his 13th Conference of the Parties of CITES (COP) presented the greatest threat to African safari hunters since the African elephant was listed on Appendix 1 in 1989. That threat was Kenya’s proposal to list all of Africa’s lions on Appendix 1, or alternatively to list those in western and central Africa. The Kenya proposal followed two years of alarming press releases published around the world with claims that the lion had suddenly been discovered by experts to have precipitously declined and was believed to be "endangered".
Fortunately, Conservation Force and its partners were ready for Kenya. We had already begun preparing or it would have been too late. Before it was over, the Kenya proposal was almost dead-on-arrival at the COP. All that remained was its COP funeral. What follows is a brief look at what was behind that and other successes.
Conservation Force has long been involved in the conservation of the African lion. Consequently, we were alerted early in 2001 that some anti-hunting interests were shopping for a Party to propose lion uplisting. Conservation Force and International Game Foundation (IGF) (with the proud approval of its President, HIH Prince Abdorezza) assessed the threat and began defensive measures. We took the high road by engaging Philippe Chardonnet of IGF to travel across Africa and engage more than 40 lion authorities to produce the most comprehensive status review of the lion ever undertaken. The Chardonnet Study is unequaled in lion conservation history. Kenya had to wholly ignore it in its proposal (as South Africa’s early opposition pointed out). Kenya simply could not overcome it.
Before COP 13, we pushed the Chardonnet Study to the forefront with the skilled assistance of our film partner, The Osprey Filming Company. Osprey created The Fate of the African Lion in record time. The film utterly repudiates the facts and figures in the Kenya proposal with its comparisons taken from the Chardonnet Study. It also presents well the value-adding importance of safari hunting. Together, Osprey Filming and Conservation Force distributed nearly a thousand videocassette and DVD copies of the film to all African and European CITES authorities and others. By the time of the COP in Bangkok, some of the most respected cat scientists were stating that the Chardonnet Study was the most comprehensive study ever completed of any large wild cat, including the tiger.
The Third Chapter of the Chardonnet Study entitled DRIVING FORCES is the most important. Those 50 pages describe the real threats to the lion and make the book far more than a mere survey. It makes it a "contribution to the status of the lion," as it is subtitled.
In the final months before the COP, we consulted with dozens of lion and management specialists, initiated lion projects far into the future across the entire continent and left no stone unturned to save lions and the hunting of them. This included holding a special meeting in Paris during the International Game Ranching Symposium hosted by IGF that then issued a Resolution against the Kenya proposal that was appropriately circulated. Thanks is due to Rolf Baldus of the GTZ Wildlife Programme in Tanzania, who suggested the Resolution and who also has provided extremely useful lion conflict and PAC information. That Resolution and a number of other information sheets were posted and mailed widely to educate delegates about the downsides of an Appendix 1 listing even with quotas, which few understand and Kenya and the Species Survival Network were deceptively misrepresenting.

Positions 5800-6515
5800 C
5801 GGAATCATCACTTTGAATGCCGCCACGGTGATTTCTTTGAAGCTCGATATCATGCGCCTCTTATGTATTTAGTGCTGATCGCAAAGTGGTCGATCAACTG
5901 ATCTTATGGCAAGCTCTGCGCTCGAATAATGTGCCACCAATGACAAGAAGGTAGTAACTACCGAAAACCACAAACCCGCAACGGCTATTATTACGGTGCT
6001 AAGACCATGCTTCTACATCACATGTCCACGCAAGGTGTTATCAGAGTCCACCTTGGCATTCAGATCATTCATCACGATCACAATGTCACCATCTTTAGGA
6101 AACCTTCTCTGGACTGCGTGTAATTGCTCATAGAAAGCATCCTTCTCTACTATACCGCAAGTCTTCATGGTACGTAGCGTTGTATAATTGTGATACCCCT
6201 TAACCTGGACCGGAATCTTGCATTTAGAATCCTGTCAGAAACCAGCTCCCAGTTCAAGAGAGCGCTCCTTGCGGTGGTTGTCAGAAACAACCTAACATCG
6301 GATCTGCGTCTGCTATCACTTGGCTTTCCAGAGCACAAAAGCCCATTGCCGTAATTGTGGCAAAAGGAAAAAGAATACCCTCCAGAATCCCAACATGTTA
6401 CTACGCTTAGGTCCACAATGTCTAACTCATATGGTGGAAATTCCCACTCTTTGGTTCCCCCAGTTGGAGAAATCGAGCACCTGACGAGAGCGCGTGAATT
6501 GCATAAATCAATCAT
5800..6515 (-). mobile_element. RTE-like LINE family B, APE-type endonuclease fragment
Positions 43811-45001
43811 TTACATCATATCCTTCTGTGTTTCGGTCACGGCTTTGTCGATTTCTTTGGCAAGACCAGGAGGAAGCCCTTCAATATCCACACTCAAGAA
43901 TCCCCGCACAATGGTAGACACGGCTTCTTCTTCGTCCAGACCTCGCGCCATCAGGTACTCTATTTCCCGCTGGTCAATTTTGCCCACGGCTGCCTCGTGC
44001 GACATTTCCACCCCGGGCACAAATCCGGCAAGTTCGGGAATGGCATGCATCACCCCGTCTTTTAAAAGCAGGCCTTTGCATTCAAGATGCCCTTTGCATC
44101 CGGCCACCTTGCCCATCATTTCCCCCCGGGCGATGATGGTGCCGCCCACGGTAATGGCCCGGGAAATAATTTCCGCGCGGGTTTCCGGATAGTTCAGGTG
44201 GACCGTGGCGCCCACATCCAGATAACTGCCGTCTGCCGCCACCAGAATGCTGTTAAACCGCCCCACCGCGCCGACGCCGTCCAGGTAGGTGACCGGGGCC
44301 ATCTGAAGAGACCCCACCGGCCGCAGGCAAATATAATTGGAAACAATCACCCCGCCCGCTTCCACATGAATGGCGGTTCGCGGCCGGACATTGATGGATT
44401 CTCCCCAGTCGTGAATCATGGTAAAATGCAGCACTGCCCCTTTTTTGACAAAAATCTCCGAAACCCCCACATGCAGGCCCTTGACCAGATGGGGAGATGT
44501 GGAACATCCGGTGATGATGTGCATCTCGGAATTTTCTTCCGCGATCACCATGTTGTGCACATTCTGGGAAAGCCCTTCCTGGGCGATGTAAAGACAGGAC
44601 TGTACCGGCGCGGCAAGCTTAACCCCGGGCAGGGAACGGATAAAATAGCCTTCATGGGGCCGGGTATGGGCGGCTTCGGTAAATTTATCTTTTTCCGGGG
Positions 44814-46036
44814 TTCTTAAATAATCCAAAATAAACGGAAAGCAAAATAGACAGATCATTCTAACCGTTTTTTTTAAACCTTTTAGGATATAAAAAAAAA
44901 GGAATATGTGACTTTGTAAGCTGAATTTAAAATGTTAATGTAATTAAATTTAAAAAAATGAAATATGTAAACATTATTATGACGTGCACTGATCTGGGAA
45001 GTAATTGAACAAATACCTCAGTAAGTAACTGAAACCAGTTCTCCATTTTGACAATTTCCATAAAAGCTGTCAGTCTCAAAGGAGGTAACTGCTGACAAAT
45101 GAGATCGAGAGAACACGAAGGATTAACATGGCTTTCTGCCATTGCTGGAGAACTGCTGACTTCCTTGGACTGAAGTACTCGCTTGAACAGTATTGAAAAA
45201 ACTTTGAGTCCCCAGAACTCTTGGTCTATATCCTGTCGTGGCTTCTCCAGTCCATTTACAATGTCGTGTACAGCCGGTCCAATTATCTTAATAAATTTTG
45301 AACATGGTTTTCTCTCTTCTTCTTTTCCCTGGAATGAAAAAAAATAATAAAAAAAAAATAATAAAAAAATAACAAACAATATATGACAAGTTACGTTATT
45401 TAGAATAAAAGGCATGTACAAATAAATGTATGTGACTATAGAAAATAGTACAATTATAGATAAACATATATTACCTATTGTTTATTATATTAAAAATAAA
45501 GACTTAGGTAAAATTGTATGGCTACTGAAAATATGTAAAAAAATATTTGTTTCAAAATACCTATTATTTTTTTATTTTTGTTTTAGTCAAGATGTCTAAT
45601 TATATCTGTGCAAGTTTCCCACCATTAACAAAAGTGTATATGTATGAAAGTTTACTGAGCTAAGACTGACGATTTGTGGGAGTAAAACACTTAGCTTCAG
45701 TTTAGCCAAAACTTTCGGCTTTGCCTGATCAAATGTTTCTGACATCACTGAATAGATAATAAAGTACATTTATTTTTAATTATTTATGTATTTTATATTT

Our efforts included sending scientific opinion letters to IUCN authorities under contract to analyze proposals for the CITES Secretariat and Parties. Chardonnet and Conservation Force Board member Bertrand des Clers’ opinions were actually among those solicited by the IUCN because of their recognized expertise and uncommon leadership in lion conservation.
Philippe Chardonnet, now the Executive Director of IGF, made a worldwind tour of west and central African countries just weeks before the COP. He actually persuaded key countries to reopen their lion hunting where it had been closed too hastily for two years. It is very important that we continue to give value to lions, particularly where their habitat is shrinking (as in west Africa), and where they have no possible value other than as hunting trophies. Upon arriving in west Africa, Philippe Chardonnet found that the authorities did not yet appreciate that an Appendix 1 listing would probably eliminate safari hunting as a tool to save their lions because it would trigger the need for an import permit, which American hunters would not be able to obtain right away, if ever. His trip proved to be a critical one in the effort to save west and central Africa from compromises when deal making started at the COP.
Most of our strategy and defenses were first sounded out with key members of the African Lion Working Group, ALWG. Philippe Chardonnet himself was invited and accepted membership in the exclusive African Lion Working Group of IUCN/SSC. I was honored to receive my own membership to the Group of lion specialists to better be able to further lion conservation now and in the future. We have invested ourselves in facing the Chapter III Driving Forces challenges ahead to ensure that hunters are part of the solution and perceived as such.